AMES, Iowa — Children benefit from relationships with grandparents, aunts and uncles and other extended family members. These relatives express love in many ways, including gift giving, which some parents say can be excessive and difficult to manage.
AMES, Iowa — Children benefit from relationships with grandparents, aunts and uncles and other extended family members. These relatives express love in many ways, including gift giving, which some parents say can be excessive and difficult to manage. Finding ways to set limits and preserve relationships can be accomplished with clear, respectful, assertive communication skills, says Kristi Cooper, a family life specialist with Iowa State University Extension and Outreach.
“Assertive communication can work wonders in channeling well-meaning generosity for your child’s benefit,” Cooper said. But assertive communication does not mean placing blame.
“If you say to Grandma and Grandpa, ‘You are always giving the children junk,’ chances are they will become defensive. Then it will be even harder to solve problems or to preserve the relationship,” Cooper said.
“Rather than blame the grandparents, own your feelings and say, ‘I am concerned that the children have too many toys.’ This is an ‘I message,’ which allows you to claim your own perspective without blaming someone else,” Cooper said.
“When you start with your own feelings, then you can say to grandma and grandpa, ‘I would like to talk to you about something that is very important to me. I value our relationship and appreciate your generosity towards my children. I am concerned that the children have too many toys. I need your help to find ways to manage the amount of things my kids receive.’”
It’s also important to stay calm, Cooper continued. Tone of voice, body language and choice of words all can impact the outcome of a conversation.
“So take a deep breath to calm your body and collect your thoughts. Then try these four steps for better communication,” she said.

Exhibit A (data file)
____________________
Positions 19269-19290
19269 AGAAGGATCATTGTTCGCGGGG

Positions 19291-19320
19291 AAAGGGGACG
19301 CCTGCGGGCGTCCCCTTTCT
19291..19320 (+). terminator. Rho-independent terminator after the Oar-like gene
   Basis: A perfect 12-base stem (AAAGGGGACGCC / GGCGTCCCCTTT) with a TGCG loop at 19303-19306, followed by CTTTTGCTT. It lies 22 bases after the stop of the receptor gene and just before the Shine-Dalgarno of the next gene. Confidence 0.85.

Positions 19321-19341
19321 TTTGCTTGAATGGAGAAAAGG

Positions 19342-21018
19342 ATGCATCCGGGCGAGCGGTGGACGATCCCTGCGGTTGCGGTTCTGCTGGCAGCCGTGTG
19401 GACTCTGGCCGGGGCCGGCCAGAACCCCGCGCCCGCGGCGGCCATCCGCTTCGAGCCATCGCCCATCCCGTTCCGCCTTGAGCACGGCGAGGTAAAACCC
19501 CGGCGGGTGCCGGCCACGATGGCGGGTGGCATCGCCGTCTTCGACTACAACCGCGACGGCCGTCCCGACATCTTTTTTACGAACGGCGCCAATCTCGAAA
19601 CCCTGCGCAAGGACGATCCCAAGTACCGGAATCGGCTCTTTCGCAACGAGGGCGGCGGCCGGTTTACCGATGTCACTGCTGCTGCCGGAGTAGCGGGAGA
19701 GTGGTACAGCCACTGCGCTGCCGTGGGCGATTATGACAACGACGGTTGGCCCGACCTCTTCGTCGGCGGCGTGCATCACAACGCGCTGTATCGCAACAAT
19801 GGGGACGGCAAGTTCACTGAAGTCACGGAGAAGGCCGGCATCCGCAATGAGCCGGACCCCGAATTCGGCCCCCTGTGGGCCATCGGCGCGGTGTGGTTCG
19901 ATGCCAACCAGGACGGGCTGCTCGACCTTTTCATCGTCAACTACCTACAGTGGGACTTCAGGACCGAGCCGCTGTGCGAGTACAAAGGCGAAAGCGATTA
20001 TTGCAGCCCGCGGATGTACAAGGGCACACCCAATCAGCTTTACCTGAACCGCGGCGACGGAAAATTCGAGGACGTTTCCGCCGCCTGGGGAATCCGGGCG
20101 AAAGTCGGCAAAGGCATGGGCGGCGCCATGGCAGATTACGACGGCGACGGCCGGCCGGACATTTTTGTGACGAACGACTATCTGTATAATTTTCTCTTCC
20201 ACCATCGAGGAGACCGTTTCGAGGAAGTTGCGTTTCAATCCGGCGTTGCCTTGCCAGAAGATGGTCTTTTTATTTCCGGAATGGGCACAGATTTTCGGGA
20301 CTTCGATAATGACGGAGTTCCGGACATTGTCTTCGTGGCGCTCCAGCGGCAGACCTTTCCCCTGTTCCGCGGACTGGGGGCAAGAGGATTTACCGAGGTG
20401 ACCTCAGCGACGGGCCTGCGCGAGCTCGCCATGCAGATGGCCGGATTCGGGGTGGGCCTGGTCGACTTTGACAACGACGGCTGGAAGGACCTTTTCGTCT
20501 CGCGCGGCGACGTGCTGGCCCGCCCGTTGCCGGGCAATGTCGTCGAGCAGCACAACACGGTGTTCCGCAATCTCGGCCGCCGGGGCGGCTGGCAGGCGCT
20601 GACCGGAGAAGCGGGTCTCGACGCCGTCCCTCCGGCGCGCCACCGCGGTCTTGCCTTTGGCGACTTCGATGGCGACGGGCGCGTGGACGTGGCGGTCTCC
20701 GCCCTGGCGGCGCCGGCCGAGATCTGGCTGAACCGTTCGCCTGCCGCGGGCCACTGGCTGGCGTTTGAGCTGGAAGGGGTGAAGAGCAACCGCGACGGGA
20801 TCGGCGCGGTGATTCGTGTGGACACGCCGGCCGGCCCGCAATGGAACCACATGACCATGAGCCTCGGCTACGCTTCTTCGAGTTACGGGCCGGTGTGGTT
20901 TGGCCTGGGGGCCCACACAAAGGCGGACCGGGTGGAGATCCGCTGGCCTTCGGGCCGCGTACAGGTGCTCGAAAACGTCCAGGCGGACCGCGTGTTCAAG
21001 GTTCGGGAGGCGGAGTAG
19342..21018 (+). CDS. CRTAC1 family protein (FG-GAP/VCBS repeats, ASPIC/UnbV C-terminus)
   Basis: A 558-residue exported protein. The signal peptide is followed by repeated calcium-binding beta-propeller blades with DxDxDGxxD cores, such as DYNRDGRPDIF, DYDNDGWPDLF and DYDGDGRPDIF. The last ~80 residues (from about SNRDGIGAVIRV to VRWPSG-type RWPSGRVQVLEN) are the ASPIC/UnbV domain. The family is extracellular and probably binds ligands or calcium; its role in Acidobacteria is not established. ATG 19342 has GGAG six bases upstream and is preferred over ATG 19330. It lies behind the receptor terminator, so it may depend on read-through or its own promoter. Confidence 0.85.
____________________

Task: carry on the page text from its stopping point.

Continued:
Step 1. Alignment: “As a parent, put yourself in the grandparents’ shoes and see the situation from their perspective. Say something like, ‘I can see how fun it is for you to see joy in your grandchildren’s eyes,’” Cooper said.
Step 2. Agree: “Find common ground,” Cooper said. “You could say, ‘I agree that we both love the children deeply and want the best for them.’”
Step 3. Redirect: “Then move the conversation forward,” Cooper continued. “You could say, ‘I value our relationship and want to work this out together. Let’s find a time before the next holiday to talk about this.’”
Step 4. Resolve: “Begin looking for a solution with an action step,” she said. "Talk together and make a list of gift ideas that feel right for the grandparents and for you. Together you can find something that will strengthen their bond with your children and be manageable for your family.”
These four steps may smooth the way for some great problem solving, Cooper said. She provides additional tips for communicating with relatives during the holidays at ReclaimYourHolidays.org under “Creative Gift Ideas,” or specifically athttp://bit.ly/1e9qfKk.
The “Reclaim Your Holidays” initiative is a program of the University of Northern Iowa Center for Energy and Environmental Education in partnership with Iowa State University Extension and Outreach. It is funded with support from the Resource Enhancement and Protection Conservation Education Program and the Iowa Department of Natural Resources Solid Waste Alternatives Program.